“The Love of Liberty, you say is interwoven in the Soul of Man.” So it is, acending to La Fontaine, in that of a Wolf, and I doubt whether it be much more rational generous or social, in one than in the other untill in Man, it is enlightened by Experience, Reflection, Education and civil and political Institutions, which are at first produced and constantly supported and improved by a few, that is by the Nobility. The Wolf in the Fable, who preferred running in the forest, lean and hungry, to the Sleek plump and round sides of the Dog, because he found the latter was sometimes restrained, had more Love of Liberty than most Men. The Numbers Men in all ages have preferred Ease, Slumber and good chear, to Liberty when they have been in Competition. We must not then depend alone upon the Love of Liberty in the Soul of Man, for its Preservation, Some political Institutions must be prepared to assist this Love, against its Ennemies. Without these, the Struggle will ever end, only in a Change of Impostors. When the People who have no Property, feel the Power in their own hands to determine all questions by a Majority, they ever attack those who have Property till the injured Men of Property, loose all Patience and recur to finesse, Trick and Stratagem, to outwit those, who have too much Strength because they have two many hands, to be resisted any other way. Let Us be impartial then and Speak the whole Truth. Till we do we shall never discover all the true Principles that are necessary. The multitude therefore as well as the Nobles must have a Check. This is one Principle.

“Were the People of England free, after they had obliged King John to come to them, their ancient Rights.” The People never did this... There was no People who pretended to any Thing. It was the Nobles alone. The People pretended to nothing but to be Villains, Vassals, and Retainers to the King or the Nobles. The Nobles, I agree, were not free, because all was determined by a majority of their Votes, or by Arms, not by Law. Their Feuds deposed their “Henrys, Edwards, and Richards,” to gratify Lordly Ambition, Patrician Rivalry and “Family Pride”. But if they had not been deposed those things would have become Despots, because the People would not and could not join the Nobles in any regular and constitutional opposition to them. They would have become Despots, I repeat it, and that by means of the Villains Vassalls and Retainers aforesaid. It is not Family Pride, my Friend, but Family Popularity that does the great Mischief, as well as the great good. Pride in the heart of Man, is an evil fruit and concommitant of every Advantage; of Riches, of Knowledge; of Genius, of Talents, of Beauty of Strength, of Virtue, and even of Piety. It is sometimes ridiculous, and often pernicious: but it is even sometimes and in some degrees Useful. But the Pride of Families would be always and only ridiculous, if it had not Family Popularity to work with. The Attachment and Devotion of the People to some Families, inspires them with Pride. As long as Gratitude or Interest, Ambition or Avarice, Love, hope or fear shall be human motives of Action, so long will numbers attach themselves to particular Families. When the People will, in spight of all that can be said or done, cry a Man or a Family up to the skies, exaggerate all his Talents & Virtues not hear a Word of his Weakness or faults, follow Implicitly his advice detest every Man he hates, adore every Man he loves, and knock down all who will not swim down the stream with them, where is your Remedy? When a Man or Family are thus popular, how can you prevent them from being proud. You and I know of Instances in which Popularity has been a Wind, a Tide, a Whirlwind—The History of all Ages and Nations is full of such Examples. Popularity that has great Fortune to dazzle; splendid Largesses to excite warm Gratitude, Sublime beautiful and uncommon Genius or Talents to produce deep Admiration; or any Thing to support high hopes and Strong Fears, will be proud, and its Power will be employed to mortify Ennemies, gratify friends, procure Votes, Emoluments and Power. Such Family Popularity ever did and will govern, in every nation in every Climate, hot and cold wet and dry—every civilized and savage People. Christians and Mahomatans Jews and Heathens. Declamation against Family Pride is a pretty Juvenile Exercise: but unworthy of Statesmen. They know the Evil and danger is too serious to be Sported with. The only Way, God knows, is to put those Families into an Hole by themselves, and sett two Watches upon them; a Superiour to them all, on one side, and the People on the other. There are a few Popular Men in the Massachusetts, my Friend who have I fear less honour, sincerity and Virtue than they ought to have. That if they are not guarded against may do another Mischief. They may excite a Party Spirit, and a mobbish Spirit instead of the Spirit of Liberty, and produce another Wat Tylers Rebellion. They can do no more. But I really think their Party Language ought not to be countenanced; nor their Shiboleths pronounced. The miserable Stuff that they utter about the Well-born is as despicable as themselves. The ευγενεισ of the Greeks, the bien neés of the French, the Gewellgebornen of the Germans & Duch, the Beloved Families of the Creeks, are but a few samples of national Expressions of the same Thing, for which every nation on Earth has a similar Expression.—One would think that our Scribblers were all the sons of Redemptioners or transported Convicts. They think with Tarquin In novo populo, ubi omnis repentina at que ex virtute nobilitas sit, futurum locum forti ac strenuo viro.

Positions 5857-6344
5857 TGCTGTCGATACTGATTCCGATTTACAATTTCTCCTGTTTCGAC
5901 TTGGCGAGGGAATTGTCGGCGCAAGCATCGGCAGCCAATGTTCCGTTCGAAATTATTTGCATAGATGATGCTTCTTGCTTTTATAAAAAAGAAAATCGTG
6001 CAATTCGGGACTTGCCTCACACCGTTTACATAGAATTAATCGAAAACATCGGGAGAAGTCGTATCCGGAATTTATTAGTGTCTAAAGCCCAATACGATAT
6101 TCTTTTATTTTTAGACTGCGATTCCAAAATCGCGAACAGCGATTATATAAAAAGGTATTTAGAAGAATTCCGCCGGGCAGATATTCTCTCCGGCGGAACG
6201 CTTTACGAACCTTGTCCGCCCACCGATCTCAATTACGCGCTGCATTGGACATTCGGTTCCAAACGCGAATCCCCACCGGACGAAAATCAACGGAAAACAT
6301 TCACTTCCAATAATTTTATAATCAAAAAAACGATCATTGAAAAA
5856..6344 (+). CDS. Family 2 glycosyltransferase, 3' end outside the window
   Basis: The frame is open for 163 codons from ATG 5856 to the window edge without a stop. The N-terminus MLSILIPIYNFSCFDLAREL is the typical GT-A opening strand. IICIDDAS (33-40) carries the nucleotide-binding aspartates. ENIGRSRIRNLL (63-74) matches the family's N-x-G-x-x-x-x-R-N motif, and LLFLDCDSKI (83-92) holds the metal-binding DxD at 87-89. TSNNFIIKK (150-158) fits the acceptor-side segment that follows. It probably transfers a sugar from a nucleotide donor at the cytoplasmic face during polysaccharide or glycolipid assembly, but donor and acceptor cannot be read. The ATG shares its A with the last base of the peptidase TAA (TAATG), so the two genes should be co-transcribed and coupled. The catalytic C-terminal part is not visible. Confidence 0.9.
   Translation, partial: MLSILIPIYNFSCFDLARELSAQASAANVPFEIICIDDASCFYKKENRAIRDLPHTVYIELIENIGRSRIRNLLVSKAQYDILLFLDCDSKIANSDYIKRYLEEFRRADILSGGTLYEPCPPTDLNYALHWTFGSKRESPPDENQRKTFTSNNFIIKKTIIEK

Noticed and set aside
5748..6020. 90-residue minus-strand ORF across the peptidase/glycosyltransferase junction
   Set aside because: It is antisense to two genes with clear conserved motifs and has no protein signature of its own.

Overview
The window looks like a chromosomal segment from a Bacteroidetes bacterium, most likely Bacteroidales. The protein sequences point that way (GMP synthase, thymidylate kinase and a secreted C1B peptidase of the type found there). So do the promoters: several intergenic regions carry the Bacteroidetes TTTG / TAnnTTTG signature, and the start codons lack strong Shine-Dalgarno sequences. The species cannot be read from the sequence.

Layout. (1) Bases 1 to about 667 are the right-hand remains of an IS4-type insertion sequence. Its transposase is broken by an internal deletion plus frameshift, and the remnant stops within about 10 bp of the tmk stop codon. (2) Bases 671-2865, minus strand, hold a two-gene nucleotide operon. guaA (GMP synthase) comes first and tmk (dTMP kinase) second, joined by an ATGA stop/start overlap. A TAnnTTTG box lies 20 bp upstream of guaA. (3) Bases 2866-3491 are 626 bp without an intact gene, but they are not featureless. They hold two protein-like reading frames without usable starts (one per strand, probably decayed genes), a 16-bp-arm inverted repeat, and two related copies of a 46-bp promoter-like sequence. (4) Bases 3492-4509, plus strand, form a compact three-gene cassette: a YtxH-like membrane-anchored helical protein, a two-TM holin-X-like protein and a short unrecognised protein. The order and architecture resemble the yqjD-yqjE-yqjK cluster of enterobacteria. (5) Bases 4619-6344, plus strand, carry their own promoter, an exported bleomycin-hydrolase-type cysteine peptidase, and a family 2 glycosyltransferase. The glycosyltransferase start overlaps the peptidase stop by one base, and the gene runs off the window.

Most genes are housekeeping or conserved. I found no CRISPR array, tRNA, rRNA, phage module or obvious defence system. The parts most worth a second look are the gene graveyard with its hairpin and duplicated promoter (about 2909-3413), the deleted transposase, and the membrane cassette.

Let us be impartial. There is not more of Family Pride on one side, than of Vulgar Malignity and popular Envy on the other. Popularity in one Family raises envy in another and in others. But the Popularity of the least deserving will tryumph over Envy and Malignity, while that which is acquired by real Merit will very often be over born and oppressed by it.

Let Us do Justice to the People and to the Nobles for Nobles there are as I have before proved in Boston as well as Madrid. But to do Justice to both, you must establish an Arbitrator between them. This is another Principle.

It is time that you and I should have some sweet Communion together. I don’t believe, that We who have preserved for more than thirty years an uninterupted Friendship, and have so long thought and acted harmoniously together in the worst of times, are now so far asunder in sentiment as some People pretend. In full confidence of which I have Used this freedom, being / ever your warm friend

John Adams

NN: George Bancroft Collection.